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Mobile Security Policy Is Disconnected From Employee Reality

A new study found that most companies have security policies for work-issued mobile devices, but many employees don’t know what those policies are.

As work-issued mobile devices are increasingly used for business and personal pursuits, it’s not surprising that 95 percent of companies have mobile security policies, according to a new study by online security provider McAfee and Carnegie Mellon University. What’s alarming, however, is that roughly one-third of employees surveyed had no clue as to what those policies are.

The report, Mobility and Security: Dazzling Opportunities, Profound Challenges, looks at mobility from the perspective of a company’s senior IT person and general end-users in the workplace. The study, which surveyed 1,500 people around the world, revealed that 63 percent of mobile devices issued for work are also used for personal activities.

“There is a serious disconnect between policy and reality and between policy awareness and policy adherence, in the mobile computing environment. Both IT directors and users are dissatisfied with the status quo,” the report said.

“Devices are no longer just consumer devices or business devices ... they are both,” said Richard Power, the report’s primary author and a distinguished fellow at Carnegie Mellon University’s CyLab, a cyber-security education and research center, in a statement. “Devices are more than extensions of the computing structure; they are extensions of the user. The way users interact with their personal data mirrors the way they want to interact with corporate data.”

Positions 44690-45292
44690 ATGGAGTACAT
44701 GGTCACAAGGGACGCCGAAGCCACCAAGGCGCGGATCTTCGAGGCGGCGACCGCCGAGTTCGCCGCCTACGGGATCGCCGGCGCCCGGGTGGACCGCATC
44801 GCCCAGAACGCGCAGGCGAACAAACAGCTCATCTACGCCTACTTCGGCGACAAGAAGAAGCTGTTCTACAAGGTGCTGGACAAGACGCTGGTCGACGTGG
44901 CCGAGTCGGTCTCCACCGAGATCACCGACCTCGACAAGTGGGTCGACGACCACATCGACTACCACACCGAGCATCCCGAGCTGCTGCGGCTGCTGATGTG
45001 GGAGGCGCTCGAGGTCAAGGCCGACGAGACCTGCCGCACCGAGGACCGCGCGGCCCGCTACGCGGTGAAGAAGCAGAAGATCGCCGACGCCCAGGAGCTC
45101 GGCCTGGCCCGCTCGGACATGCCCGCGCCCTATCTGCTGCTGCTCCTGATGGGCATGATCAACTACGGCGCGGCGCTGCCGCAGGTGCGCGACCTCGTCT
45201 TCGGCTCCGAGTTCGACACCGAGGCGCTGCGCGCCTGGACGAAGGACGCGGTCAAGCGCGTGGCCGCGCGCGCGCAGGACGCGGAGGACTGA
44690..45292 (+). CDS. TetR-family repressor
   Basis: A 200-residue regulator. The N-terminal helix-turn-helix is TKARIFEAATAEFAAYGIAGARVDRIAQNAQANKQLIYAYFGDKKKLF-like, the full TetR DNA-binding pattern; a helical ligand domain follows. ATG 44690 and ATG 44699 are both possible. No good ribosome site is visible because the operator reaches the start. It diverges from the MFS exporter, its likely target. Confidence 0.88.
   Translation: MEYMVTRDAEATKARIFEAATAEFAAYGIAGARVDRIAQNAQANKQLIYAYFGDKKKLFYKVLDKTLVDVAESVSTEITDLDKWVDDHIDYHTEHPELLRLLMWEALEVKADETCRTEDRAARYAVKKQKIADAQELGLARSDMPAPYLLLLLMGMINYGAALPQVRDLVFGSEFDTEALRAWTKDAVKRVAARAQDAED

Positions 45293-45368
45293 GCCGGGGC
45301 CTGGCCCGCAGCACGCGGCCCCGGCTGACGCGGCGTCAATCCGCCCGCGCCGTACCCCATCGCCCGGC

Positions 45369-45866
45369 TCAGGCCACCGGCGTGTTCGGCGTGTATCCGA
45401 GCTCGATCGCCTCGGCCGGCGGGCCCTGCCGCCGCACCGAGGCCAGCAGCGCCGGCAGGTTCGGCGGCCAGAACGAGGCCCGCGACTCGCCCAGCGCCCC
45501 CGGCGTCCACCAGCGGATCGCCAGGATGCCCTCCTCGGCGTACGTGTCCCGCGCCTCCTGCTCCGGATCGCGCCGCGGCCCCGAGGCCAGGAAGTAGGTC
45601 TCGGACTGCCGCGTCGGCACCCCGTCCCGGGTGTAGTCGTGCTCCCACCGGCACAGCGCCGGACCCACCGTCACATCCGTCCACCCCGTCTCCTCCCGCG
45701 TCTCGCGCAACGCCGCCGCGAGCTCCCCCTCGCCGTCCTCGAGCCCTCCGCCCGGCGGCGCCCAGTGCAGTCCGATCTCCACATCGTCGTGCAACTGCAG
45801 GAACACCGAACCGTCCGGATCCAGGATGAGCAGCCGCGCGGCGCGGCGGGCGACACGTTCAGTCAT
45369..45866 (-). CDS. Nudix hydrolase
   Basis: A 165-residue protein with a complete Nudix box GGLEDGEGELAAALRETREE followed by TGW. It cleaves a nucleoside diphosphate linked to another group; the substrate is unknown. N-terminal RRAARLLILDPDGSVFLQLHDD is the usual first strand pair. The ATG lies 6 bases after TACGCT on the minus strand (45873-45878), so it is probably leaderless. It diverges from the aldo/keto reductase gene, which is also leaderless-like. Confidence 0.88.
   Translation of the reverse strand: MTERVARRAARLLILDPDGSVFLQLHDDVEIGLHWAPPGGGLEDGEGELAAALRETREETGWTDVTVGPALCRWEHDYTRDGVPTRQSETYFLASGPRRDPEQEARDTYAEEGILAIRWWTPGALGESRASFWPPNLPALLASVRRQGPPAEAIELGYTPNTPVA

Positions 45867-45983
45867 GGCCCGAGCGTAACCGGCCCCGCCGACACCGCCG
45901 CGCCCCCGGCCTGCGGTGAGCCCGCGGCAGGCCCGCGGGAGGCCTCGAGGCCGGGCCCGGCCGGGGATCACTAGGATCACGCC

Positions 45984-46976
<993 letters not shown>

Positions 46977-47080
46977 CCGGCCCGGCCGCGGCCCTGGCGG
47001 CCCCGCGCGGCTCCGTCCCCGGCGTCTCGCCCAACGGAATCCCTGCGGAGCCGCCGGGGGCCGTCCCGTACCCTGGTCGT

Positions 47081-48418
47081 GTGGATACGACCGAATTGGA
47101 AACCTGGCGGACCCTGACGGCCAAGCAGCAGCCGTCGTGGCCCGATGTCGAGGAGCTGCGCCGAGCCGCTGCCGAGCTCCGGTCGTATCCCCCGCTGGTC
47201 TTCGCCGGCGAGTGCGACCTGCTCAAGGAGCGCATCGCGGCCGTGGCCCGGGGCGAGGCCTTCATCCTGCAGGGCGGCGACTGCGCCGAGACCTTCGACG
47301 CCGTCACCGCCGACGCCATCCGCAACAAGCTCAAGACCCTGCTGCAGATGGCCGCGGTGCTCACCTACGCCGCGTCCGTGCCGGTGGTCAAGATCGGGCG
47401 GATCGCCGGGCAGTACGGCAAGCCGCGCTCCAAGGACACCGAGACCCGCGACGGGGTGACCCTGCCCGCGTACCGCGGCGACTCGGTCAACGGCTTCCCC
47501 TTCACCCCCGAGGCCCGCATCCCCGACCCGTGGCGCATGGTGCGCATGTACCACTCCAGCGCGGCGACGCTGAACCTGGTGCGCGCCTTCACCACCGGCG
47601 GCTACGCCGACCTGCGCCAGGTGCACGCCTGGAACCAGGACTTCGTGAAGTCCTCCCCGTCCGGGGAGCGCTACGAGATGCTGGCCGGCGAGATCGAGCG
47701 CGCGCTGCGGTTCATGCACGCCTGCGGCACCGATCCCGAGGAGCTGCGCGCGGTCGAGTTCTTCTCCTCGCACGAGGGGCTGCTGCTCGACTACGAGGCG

Other key findings of the report included:

  • Lost and stolen mobile devices are seen as the greatest security concern, with 40 percent of organizations having devices lost or stolen, with half of those containing critical business data.
  • Fewer than half of device users back up their mobile data more frequently than on a weekly basis.
  • Half of device users keep passwords, PIN codes or credit card details on mobile devices.

The McAfee and Carnegie Mellon University findings come on the heels of another study that showed mobile malware is on the rise. In the State of the Web report, released on Feb. 28, by Zscaler, a cloud security vendor, it was revealed that Zeus, a Trojan horse that logs keystrokes to steal financial information, had made its way to mobile devices.

“Data loss remains a huge problem for both consumers and businesses,” said Todd Gebhart, executive vice president and general manager of consumer, small business and mobile for McAfee, in a press release. “This study shows that there is a lot of room for improvement in terms of education and putting the right tools in place to ensure mobile security.”

To download a fully copy of the report, visit McAfee’s website.

Miriam Jones is a former chief copy editor of Government Technology, Governing, Public CIO and Emergency Management magazines.